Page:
* World needs 100 carbon capture projects by 2020
* More than 3,000 needed by 2050
* Carbon capture must be part of Copenhagen climate deal
(Adds closing comments from London conference)
By Daniel Fineren
LONDON, Oct 13 The world needs to build 100
major projects for capturing and burying greenhouse gases by
2020 and thousands more by 2050 to help combat climate change,
International Energy Agency chief Nobuo Tanaka said on Tuesday.
Energy ministers meeting in London said the world must start
building by next year at least 20 commercial-scale pilot
projects to test a technology which U.S. energy secretary Steven
Chu said could solve "20 percent of the problem" to curb carbon.
The drive, mostly to capture emissions from coal-fired power
stations, would cost $56 billion by 2020 alone, said Tanaka.
Carbon capture funding could be a key part of a new U.N. climate
treaty due to be agreed in Copenhagen in December.
"We will need 100 large scale projects by 2020, 850 by 2030
and 3,400 in 2050," Tanaka told the ministers at a carbon
capture and storage (CCS) conference, adding that the rich world
must take the lead but most projects must be in non-OECD
countries by 2050.
A few industrial-scale projects are in operation, including
in Norway, Canada and Algeria, but none tests all parts of the
capture process. Heat-trapping carbon dioxide can be taken from
the exhausts of a coal-fired power plant, for instance, then
piped underground into porous rocks.
The IEA estimates that after the $56 billion investment in
CCS globally from 2010-2020, a further $646 billion will be
needed from 2021 to 2030, Tanaka told the Carbon Sequestration
U.N. studies have indicated that CCS could do more to limit
greenhouse gas emissions this century than a shift to renewable
energies such as wind or solar power. CCS has been limited by
"We call upon the delegates to the United Nations climate
conference in Copenhagen to recognize the importance of CCS in
mitigating climate change," said a closing statement of the 15
ministers, including those from the United States, Europe and
"The world's biggest coal-using nations recognise we cannot
continue with business as usual on coal," British Energy
Secretary Ed Miliband said. "We need a mechanism which will at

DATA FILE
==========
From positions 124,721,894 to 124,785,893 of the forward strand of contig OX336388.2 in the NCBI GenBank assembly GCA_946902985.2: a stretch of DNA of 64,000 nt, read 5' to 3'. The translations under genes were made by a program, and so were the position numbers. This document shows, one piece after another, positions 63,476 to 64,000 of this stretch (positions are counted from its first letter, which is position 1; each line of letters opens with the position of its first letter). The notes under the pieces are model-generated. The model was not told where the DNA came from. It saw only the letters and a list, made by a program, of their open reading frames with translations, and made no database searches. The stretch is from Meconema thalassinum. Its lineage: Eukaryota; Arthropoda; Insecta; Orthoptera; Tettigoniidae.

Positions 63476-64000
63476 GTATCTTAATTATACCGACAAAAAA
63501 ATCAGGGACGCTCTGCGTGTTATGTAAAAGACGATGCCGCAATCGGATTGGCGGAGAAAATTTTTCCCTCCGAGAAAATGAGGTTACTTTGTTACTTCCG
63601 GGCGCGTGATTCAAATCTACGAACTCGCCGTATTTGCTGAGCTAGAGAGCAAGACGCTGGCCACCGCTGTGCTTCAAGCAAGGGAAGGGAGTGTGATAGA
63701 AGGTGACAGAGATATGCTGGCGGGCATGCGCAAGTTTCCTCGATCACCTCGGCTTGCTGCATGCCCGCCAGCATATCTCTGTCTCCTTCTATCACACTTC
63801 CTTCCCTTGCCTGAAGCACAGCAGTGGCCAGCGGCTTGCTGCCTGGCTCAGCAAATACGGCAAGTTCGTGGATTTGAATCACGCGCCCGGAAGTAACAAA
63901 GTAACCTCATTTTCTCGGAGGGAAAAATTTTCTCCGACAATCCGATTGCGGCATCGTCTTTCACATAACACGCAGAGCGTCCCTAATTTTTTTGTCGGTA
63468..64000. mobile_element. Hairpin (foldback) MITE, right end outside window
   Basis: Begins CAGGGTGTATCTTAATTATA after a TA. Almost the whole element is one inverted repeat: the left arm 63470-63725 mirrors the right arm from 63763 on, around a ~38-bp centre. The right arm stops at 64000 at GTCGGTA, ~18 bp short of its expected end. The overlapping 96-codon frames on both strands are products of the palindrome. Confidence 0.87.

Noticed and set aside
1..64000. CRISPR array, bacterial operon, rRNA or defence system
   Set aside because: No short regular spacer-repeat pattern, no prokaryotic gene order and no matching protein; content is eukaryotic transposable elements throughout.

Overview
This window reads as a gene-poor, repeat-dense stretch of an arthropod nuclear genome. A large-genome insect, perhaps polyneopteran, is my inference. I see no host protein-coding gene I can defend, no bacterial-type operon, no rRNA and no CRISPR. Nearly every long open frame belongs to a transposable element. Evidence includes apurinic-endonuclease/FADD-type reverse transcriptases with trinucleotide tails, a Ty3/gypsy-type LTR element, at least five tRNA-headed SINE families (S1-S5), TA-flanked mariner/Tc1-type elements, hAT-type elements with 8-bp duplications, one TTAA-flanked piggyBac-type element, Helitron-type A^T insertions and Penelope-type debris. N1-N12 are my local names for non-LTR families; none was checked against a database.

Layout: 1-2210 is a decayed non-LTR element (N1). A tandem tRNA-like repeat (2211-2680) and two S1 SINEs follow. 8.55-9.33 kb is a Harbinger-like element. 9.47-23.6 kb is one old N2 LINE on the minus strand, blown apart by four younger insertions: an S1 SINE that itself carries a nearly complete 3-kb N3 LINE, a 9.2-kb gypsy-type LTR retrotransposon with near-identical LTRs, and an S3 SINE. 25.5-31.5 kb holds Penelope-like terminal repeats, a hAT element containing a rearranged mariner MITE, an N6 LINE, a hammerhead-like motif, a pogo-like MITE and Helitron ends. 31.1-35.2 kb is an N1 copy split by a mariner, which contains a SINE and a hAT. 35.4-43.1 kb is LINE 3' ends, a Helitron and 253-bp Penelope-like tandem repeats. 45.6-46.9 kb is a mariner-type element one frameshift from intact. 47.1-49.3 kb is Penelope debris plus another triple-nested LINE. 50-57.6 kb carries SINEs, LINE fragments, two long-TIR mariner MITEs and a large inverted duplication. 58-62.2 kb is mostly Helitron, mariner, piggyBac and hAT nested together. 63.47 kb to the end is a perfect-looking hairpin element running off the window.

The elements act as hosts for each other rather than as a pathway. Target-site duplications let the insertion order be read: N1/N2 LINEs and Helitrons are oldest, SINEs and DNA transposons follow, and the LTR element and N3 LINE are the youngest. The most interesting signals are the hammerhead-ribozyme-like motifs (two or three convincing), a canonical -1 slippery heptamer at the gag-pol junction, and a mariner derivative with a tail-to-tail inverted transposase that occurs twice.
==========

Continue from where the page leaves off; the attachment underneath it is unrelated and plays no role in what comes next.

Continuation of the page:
least provide the opportunity for developing countries to get
help with financing some of the incremental costs of their
A promise of big aid via technologies such as CCS could
encourage developing nations led by China and India to sign up
in Copenhagen for more action to limit rising emissions.
Talks on the new U.N. climate deal made little progress at a
two-week session that ended in Bangkok last week, partly because
of disputes between rich and poor nations about sharing out the
burden of curbs on greenhouse gas emissions.
It is unclear if the U.S. Senate will pass laws before
Copenhagen to cut national emissions, and recession is dampening
willingness to act.
In Australia, a survey on Tuesday indicated that saving jobs
was the top priority for voters. Fighting climate change fell to
seventh, two years after Prime Minister Kevin Rudd was swept to
power on a promise to tackle global warming.
The government said it was committed to an emissions trading
scheme which, if defeated in November, could bring a snap
election. "Our policy is not determined by polls," Climate
Minister Penny Wong said of the survey.
So far, few nations have agreed to invest heavily in carbon
capture technologies -- nations including the United States,
Australia, Britain and China have projects.
Still, in a national budget on Tuesday, Norway said it would
almost double funding of carbon capture research to $620 million
next year. Norway has the oldest commercial carbon capture site,
set up in 1996 at the Sleipner gas field in the North Sea.
-- Additional reporting by Gerard Wynn